The entire left side of Sara’s body is still riddled with horrific scars, the result of a double truck bombing that struck her northern Iraq neighborhood in 2007, when she was eight years-old. She was one of the lucky ones. The blast killed 800 people and injured more than 1,500, and it was only the beginning of her ordeal.
Sara, a false name to protect her identity, is a 15-year-old Yazidi, a minority religious group persecuted by more powerful groups for centuries. To the Islamic State (ISIS / ISIL), Sara and her family are infidels, unworthy of the most basic of human rights.
When ISIS overran Sara’s village in Iraq’s Sinjar region in August, members of the terror group executed men in mass beheadings and kidnapped thousands of women and children for their own purposes. The Yazidi Fraternal Organization says at least 12,000 registered Yazidis remain missing in the wake of these attacks. The crimes perpetrated in these villages were cited as a major reason for beginning US airstrikes in the region.
Sara is among the women, at least 47, who escaped their ISIS captors since their villages were ransacked. These women have shared tales of the horrific conditions they underwent, enduring rape, enslavement, and forced marriage treated as commodities in a human trade market.
Sara, for her part, was given as a “gift” to an elderly member of ISIS. She and her mother were captured by ISIS agents on August 3 when they fled their village and took shelter in a farmhouse on the mountainside. The terror group invaded the home, full of other fleeing villagers.
“There were about 20 cars. They all had heavy weapons,” Sara told the Global Post. “They separated the men from the women. Some of the men tried to run. They shot them. They locked my mother in a room with some of the older women.”
The younger women, Sara and her pregnant sister-in-law included, were loaded into pickup trucks and driven away. Sara heard gunfire behind her. This was the sound of the men being executed, her 19-year-old newlywed brother among them. The older women, like Sara’s mother Narin, were left to their own devices. Narin went further into the mountains alone, eventually reuniting with her husband who was away on business during the attack.
Sara and her pregnant sister-in-law were driven through the countryside, past fields full of bodies, into Mosul. There more than a thousand women were held in a hall to await their fate.
“There was a big hall with three floors and each floor had 5 or 6 rooms,” Sara said. “They told us if we didn’t convert to Islam they would kill all the men in our families, so we said to ourselves, ‘It’s just words. In our hearts, we are still Yazidi.’ So I did it to save my brother.”
Tragically, Sara was driven through the ordeal to see her brother, who she believed may still be alive. Hope to reunite with her only sibling kept her strong, but it was a doomed effort.
The men handed out Korans to their captives, often reading to the illiterate women. In those days, Sara said, the men were threatening but treated them well, for the most part. Some women, whose husbands converted to Islam, were freed, while Sara was split from her sister-in-law and sent to another room with young and single women.
Each day, new men came and chose two or three of the women, sometimes paying for them or otherwise taking them as gifts. Once taken, the women didn’t come back.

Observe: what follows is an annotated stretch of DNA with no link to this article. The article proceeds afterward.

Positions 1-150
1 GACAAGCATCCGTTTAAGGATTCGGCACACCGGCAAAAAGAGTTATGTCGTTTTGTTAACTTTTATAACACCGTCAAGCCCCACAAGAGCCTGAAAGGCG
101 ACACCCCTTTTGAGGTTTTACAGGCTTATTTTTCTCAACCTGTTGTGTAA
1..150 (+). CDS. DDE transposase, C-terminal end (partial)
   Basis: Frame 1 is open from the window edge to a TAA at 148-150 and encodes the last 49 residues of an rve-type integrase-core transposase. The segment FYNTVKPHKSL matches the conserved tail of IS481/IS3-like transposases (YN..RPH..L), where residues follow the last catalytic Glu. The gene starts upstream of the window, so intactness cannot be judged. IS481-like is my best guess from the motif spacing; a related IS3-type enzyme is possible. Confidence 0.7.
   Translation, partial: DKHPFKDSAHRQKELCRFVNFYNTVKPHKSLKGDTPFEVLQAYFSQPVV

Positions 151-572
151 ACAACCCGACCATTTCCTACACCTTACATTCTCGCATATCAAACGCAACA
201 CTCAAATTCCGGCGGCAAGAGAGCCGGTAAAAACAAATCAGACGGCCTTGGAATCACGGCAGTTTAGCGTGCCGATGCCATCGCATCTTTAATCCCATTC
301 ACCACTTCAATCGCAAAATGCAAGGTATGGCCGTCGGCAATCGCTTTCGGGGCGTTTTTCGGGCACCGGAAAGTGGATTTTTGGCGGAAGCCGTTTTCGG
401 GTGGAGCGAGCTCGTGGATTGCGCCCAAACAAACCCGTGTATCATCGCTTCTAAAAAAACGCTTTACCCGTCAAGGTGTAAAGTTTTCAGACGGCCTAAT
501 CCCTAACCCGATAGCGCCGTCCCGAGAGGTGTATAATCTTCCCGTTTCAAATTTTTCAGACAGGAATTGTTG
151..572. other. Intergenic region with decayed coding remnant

“We would try to make ourselves look ugly. Some women would cry or scream or fight, but it made no difference,” Sara said. “One girl hung herself. Another tried, but the IS guards stopped her and beat her very badly. No one else tried after that.”
Sara made friends with a 14-year-old girl named Banaz. The two swore they wouldn’t let the other be taken. When one man chose Banaz, Sara refused to let go of her friend, telling the men they’d have to take her too. So they did.
They were taken to Fallujah and given to a pair of men, “an old man and a fat man,” as Sara described them, who lived together in a mansion they’d stolen from a local family. The men beat them regularly and kept them on the verge of starvation, always frail and sick. They were often forced to watch videos of Yazidi men being beheaded.
Sara contemplated suicide many times during this hellish month, but never went through with it. Instead, she planned her escape. When her captors left the house for Friday prayer, she seized the opportunity and, with Banaz’s help, broke down the door to their room and escaped into the city, an Islamist stronghold.
“We decided our best chance was to find a house with children. We walked for about 2 hours. People were staring at us,” Sara explained. “Two girls walking alone is not allowed. Finally, we found a house with children playing outside. We just walked in the front door and said, ‘Help us.’ There were men and women sitting inside. They were scared. They said IS would kill them all if they knew we were there, but they let us stay with them anyway.”
The family kept them that night. The following day, they gave them two of their ID cards and sent them off in a taxi to a Yazidi-owned hotel in Baghdad. The first thing she did was borrow a phone to call her brother. The line was dead.
She got through to her mother, now in Erbil in Iraq’s Kurdistan region. The hotel owner secured a flight for the two girls so they could be reunited with what remained of their families.
For more information on Sara and the other 2.8 million displaced Iraqis, check out the source article at Global Post.
Image credit: Tracey Shelton/GlobalPost